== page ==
I don’t want your love, I want justice

Like a goose whose innards were ready for foie grasI spent half of the evening … wiping up spills. ♦♦ Next morning I donated my hate mail collection to a major public library, so fascinating and horrible was its content. ♦♦♦ Write the truest sentence you know. ♦♦♦♦ I don’t want your love, I want justice. ♦♦♦♦♦

Links above (in red) are quoted text.

Fearless Girl statue: I don't want your love

Photo of Fearless Girl by Hyunwon Jang on Unsplash

This week’s combistory combines one sentence each from four unrelated articles and a video I viewed online this week. Each piece provoked me into thinking differently about things I’ve thought about in the past. Inviting you, dear readers, to ponder them is the point of this word play. The authors of these five powerful sentences, in order of placement, are:

Nina Totenberg on her 5-decade friendship with Ruth Bader Ginsburg on NPR.

Bella Koschalk in Spoons in the Columbia Journal

Michael Leunig in A Word or Two About Cartooning

Gwen Tuinman in The Truest Sentence (on her blog)

Angel Kyodo Williams in the YouTube video It’s Not About Love After All

A lot of what I thought about this week was the life and contribution of U.S. Supreme Court justice Ruth Bader Ginsburg. Everything I learn about RBG deepens my admiration and respect for that remarkable woman. I love that someone put a #notoriousRBG dissent collar on the Fearless Girl. When I think about the chilling implications of the timing of her death, I want to make sure I hold onto her own words about the gift inherent in impossible situations. You can hear what she said in this video: It was only because all the doors were closed that she could become the #notoriousRBG—had the road been easier, she would not have been forced to find a way. That’s the challenge facing us now, all of us who fervently hoped she would hold on until after the election in November. Molly Conway said in her Facebook post that went viral last week: “May [Ruth Bader Ginsburg’s] memory be for blessing. May her memory be for revolution. May we become a credit to her name.”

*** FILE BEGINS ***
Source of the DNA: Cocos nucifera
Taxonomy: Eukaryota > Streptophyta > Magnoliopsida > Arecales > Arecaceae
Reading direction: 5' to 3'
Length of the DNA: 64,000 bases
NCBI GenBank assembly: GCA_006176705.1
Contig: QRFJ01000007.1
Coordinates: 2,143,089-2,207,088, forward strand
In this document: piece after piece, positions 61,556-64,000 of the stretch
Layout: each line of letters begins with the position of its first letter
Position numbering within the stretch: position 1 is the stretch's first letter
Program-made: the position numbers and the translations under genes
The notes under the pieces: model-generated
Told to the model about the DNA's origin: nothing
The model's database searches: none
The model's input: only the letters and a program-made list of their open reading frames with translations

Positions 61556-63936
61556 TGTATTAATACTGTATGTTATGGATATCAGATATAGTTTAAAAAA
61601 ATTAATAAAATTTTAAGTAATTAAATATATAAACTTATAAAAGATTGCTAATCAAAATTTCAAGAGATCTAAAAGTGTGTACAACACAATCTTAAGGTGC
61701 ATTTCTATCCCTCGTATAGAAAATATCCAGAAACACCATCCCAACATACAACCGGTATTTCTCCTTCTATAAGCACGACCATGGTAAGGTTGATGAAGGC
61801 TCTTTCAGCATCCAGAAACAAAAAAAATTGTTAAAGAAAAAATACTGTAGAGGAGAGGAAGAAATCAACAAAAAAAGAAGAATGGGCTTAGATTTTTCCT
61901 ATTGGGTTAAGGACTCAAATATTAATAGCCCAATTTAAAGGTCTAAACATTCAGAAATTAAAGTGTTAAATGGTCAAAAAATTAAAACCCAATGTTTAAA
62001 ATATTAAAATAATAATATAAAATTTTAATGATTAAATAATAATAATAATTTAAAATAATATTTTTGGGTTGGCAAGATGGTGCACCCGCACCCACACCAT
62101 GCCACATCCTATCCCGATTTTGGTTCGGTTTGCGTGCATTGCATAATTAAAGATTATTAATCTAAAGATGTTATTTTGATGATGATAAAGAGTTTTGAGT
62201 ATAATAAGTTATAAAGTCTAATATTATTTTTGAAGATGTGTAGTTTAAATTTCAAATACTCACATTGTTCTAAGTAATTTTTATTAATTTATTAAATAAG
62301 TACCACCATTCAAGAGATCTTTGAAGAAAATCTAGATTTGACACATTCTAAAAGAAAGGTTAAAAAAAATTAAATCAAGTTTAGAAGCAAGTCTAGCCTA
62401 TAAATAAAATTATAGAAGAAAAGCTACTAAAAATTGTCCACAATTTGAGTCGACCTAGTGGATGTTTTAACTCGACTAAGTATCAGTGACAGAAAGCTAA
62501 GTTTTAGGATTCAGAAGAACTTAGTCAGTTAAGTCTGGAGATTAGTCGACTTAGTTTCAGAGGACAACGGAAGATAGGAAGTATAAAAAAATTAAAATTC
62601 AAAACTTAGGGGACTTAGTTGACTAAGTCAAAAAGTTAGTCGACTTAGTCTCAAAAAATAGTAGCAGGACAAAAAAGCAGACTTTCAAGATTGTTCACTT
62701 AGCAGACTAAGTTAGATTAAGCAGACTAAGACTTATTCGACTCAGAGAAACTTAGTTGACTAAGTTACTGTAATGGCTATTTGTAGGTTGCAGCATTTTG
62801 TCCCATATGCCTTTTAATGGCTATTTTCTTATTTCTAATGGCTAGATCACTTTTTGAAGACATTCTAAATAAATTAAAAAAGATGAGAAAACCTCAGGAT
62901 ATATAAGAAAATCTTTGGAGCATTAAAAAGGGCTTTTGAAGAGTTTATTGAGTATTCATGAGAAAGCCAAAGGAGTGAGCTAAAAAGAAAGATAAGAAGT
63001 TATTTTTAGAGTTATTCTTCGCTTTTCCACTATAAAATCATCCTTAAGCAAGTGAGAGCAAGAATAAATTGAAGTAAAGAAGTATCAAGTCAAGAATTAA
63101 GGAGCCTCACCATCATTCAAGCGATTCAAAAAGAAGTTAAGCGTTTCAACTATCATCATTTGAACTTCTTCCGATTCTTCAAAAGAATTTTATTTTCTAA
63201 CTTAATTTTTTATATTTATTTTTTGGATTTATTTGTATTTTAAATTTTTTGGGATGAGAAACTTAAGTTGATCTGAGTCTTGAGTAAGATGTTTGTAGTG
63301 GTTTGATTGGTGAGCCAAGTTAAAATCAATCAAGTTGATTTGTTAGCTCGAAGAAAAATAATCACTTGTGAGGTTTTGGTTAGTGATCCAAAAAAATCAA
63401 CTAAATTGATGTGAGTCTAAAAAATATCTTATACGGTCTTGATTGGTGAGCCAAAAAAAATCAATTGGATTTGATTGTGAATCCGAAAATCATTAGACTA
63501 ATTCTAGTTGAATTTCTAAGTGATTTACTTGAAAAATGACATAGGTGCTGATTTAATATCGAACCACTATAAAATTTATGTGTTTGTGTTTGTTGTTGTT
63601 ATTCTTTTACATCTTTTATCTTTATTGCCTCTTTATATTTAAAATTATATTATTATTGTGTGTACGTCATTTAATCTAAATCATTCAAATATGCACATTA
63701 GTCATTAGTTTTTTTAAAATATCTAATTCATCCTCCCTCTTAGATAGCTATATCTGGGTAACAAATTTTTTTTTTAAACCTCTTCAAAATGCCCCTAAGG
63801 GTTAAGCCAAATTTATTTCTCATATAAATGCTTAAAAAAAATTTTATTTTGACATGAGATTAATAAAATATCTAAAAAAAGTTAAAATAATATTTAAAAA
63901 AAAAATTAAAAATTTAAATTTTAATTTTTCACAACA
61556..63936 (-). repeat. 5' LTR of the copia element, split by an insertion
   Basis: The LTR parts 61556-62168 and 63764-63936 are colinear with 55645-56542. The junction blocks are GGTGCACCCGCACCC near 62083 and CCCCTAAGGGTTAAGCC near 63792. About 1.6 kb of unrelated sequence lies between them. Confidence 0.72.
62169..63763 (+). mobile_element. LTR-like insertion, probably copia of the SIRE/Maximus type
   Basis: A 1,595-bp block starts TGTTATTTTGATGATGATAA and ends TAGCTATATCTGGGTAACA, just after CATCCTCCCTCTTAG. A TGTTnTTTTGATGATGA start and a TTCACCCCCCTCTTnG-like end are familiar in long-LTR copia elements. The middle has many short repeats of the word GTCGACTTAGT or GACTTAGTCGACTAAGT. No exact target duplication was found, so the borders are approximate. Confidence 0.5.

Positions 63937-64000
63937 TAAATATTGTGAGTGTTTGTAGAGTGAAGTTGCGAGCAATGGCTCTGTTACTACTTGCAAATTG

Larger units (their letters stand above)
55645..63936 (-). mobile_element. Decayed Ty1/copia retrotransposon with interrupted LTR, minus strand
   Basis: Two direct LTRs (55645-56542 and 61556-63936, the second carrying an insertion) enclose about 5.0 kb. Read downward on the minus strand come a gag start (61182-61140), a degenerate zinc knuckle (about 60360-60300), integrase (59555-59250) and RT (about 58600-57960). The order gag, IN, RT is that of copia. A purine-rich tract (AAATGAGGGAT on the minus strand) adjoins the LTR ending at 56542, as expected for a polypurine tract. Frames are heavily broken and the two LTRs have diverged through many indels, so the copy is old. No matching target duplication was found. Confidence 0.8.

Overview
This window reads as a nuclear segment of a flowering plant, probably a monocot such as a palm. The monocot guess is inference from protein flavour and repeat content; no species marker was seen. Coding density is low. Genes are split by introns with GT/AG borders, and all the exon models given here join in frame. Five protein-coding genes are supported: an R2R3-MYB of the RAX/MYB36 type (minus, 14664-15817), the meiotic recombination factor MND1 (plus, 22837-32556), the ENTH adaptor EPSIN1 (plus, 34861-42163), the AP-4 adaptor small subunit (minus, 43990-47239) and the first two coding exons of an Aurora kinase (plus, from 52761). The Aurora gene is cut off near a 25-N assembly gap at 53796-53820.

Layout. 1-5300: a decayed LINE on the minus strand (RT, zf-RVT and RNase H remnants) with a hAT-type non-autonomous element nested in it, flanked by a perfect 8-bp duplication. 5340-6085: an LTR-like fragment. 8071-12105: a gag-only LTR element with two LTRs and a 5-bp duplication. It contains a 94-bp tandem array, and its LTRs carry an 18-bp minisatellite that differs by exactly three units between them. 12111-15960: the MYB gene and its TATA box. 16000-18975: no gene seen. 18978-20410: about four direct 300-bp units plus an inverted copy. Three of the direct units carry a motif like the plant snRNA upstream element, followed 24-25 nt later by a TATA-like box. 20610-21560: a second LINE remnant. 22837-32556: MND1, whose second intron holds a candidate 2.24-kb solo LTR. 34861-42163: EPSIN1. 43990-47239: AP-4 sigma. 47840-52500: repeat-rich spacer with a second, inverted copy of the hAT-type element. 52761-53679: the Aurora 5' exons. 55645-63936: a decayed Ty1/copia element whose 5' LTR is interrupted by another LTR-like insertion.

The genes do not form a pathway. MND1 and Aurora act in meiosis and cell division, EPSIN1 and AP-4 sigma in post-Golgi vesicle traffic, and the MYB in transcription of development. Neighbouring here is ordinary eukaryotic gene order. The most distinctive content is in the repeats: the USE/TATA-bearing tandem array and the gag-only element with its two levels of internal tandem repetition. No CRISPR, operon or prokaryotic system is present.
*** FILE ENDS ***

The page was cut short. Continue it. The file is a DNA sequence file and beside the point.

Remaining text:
How might we become a credit to her name?

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